OKLAHOMA CITY — Scott Brooks did everything but win a championship.
It wasn't enough.
The Oklahoma City Thunder fired their coach on Wednesday, parting ways with a former NBA coach of the year who led the team to three conference finals in four years, only to falter this season as his players were hit hard by injuries.
Brooks coached the Thunder for seven seasons. Starting in 2010-11, he led the team to the Western Conference finals three out of four years, and the franchise reached the NBA Finals in 2012. Oklahoma City failed to make the playoffs this past season, as injuries limited them to a 45-37 finish.
Brooks was 338-207 (.620) with the Thunder and was the 2009-10 NBA Coach of the Year. He said last week that he expected to be the coach next season.
Thunder general manager Sam Presti said he knows he's taking a chance by removing such a successful coach — a year before Kevin Durant can become a free agent — but he felt the franchise could regress if a change wasn't made.
"The risk is not necessarily in moving forward, but I think sometimes, the risk can be in being fearful of moving forward," he said.
Durant, last season's NBA MVP, responded to the news with an Instagram post Wednesday evening.
"Today was tough for me," he said. "While I support our team's decision 100 percent and look forward to the upcoming season and the future in OKC, Scotty was my coach and a friend for the past 7 seasons. We accomplished a lot together, and those times will never be taken away from us.
"I grew as both a man and a ball player under his guidance and for that I will forever be grateful. I wish nothing but the best for him and his family who have also been such a big part of this city and organization. I know he will be very successful in wherever his next steps are in life."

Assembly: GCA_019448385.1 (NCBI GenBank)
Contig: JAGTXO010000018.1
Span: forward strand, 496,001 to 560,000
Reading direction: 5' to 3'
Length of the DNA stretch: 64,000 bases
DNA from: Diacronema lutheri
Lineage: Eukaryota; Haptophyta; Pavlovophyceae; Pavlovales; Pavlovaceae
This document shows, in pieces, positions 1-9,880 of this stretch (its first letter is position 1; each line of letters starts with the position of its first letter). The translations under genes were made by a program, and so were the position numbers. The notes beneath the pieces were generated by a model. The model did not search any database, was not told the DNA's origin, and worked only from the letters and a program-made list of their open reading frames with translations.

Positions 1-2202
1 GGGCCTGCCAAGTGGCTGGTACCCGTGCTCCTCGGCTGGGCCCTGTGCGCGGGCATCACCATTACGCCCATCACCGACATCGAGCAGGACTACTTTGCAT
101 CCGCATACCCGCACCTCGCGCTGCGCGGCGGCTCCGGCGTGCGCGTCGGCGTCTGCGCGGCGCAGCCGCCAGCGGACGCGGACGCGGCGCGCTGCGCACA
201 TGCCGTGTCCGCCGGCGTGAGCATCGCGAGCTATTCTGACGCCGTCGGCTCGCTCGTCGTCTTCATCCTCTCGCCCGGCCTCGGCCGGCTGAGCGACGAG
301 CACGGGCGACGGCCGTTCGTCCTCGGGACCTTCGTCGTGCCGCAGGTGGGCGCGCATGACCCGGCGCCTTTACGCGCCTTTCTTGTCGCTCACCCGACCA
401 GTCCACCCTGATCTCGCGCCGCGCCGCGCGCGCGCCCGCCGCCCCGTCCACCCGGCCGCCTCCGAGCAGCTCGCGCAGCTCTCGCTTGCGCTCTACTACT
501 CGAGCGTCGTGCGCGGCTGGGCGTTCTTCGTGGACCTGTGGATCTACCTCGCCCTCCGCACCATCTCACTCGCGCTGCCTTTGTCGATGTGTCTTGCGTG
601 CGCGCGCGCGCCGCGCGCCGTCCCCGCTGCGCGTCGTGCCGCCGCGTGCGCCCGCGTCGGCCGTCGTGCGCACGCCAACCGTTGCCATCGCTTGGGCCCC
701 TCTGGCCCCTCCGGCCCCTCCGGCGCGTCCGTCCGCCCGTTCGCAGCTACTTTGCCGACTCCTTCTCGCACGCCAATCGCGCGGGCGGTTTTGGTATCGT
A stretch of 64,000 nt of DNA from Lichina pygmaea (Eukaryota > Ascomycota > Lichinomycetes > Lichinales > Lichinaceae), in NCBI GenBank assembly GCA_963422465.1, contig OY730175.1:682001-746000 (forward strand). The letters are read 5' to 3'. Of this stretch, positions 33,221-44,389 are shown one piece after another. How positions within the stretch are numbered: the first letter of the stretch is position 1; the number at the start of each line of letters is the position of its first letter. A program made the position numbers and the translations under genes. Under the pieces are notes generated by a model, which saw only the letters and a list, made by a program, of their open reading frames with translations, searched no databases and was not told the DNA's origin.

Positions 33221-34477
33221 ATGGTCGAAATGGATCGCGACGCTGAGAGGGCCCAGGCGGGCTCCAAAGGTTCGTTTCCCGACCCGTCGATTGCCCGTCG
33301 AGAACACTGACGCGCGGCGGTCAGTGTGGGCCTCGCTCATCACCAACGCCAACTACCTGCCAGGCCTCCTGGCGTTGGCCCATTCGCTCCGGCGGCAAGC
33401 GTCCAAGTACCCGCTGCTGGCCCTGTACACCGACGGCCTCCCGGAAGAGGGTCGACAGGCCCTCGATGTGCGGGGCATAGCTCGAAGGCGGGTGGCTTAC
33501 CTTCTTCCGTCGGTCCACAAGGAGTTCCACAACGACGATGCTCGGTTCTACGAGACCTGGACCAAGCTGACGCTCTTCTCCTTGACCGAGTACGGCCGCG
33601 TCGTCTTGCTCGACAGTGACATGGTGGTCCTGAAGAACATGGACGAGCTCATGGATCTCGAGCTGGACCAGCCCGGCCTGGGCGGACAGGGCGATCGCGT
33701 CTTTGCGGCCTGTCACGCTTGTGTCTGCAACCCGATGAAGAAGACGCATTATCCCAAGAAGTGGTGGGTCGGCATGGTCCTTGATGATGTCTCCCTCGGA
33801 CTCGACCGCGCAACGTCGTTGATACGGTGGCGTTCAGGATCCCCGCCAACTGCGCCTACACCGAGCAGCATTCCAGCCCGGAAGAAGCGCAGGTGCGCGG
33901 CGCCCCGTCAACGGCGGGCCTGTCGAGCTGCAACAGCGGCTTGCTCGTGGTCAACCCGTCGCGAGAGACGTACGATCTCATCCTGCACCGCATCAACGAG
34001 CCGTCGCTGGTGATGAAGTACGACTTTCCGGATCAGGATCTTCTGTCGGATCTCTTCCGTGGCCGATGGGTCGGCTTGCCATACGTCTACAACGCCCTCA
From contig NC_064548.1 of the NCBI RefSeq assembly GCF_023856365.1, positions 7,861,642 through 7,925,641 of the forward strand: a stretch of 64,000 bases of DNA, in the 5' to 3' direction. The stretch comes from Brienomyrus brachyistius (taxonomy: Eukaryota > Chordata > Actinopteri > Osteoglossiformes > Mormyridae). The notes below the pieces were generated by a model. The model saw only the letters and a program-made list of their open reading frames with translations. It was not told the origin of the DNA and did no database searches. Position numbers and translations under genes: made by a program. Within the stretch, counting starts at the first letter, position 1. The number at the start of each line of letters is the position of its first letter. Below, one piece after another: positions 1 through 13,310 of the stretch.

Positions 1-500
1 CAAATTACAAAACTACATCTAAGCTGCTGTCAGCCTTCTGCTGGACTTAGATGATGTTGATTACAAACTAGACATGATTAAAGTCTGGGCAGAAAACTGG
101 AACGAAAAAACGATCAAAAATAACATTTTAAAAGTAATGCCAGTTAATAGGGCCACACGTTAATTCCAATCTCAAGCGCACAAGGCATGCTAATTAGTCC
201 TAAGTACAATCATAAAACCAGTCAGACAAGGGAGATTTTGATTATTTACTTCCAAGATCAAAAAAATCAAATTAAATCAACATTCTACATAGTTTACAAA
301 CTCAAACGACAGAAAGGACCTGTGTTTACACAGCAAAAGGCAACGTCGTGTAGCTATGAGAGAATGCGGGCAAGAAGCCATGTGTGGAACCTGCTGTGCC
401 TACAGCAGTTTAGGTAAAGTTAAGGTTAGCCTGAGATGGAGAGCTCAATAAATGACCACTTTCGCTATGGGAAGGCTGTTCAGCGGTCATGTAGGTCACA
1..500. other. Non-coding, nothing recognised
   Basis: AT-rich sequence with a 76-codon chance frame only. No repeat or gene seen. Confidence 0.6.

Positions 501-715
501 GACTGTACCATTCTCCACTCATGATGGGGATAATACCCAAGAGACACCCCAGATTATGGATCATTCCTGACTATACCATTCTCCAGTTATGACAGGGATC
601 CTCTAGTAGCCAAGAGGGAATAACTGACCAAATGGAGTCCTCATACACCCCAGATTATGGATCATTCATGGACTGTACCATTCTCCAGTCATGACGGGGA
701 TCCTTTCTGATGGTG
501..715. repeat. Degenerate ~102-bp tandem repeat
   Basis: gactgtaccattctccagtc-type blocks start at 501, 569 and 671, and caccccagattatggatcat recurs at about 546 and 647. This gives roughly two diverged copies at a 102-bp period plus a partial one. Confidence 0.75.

Brooks was criticized by many for failing to win a title with Durant and Russell Westbrook on his roster. Durant was last year's MVP and is a four-time scoring champion, while Westbrook was this year's All-Star MVP and scoring champion.
The Thunder stumbled to a 3-12 start this season as injuries to Durant and Westbrook took their toll. Presti backed Brooks throughout the season, and said the final decision was not solely based on this past season's performance.
"His contributions to this organization stand on their own," Presti said. "We certainly wouldn't be in the position we are right now where we feel like we're able to make this transition with some momentum, without the work of him and the other assistant coaches that have been a part of this program during his tenure."
Still, as the season progressed, Brooks became annoyed with speculation and doubters.
"I understand a lot of people out there are criticizing," Brooks said right before the All-Star break. "It's not something I worry about. My mother gave me a lot of great lessons, and one of the biggest lessons — don't listen to 'they.' 'They' never should impact how you think, how you prepare, and what are the things that you want to accomplish."
Durant played just 27 games this season after breaking a bone in his right foot. Serge Ibaka, the team's defensive anchor, missed the final month of the season after right knee surgery.
"He did a great job," Westbrook said of Brooks last week. "I don't think he gets enough credit for some of the stuff he does behind the scenes. Obviously, a lot of people that's not in this building maybe want him to do different things, and want to see other things from him, but as a coach and as a friend, I think he does an amazing job of communicating what he wants out of his players."
Follow Cliff Brunt on Twitter: http://www.twitter.com/CliffBruntAP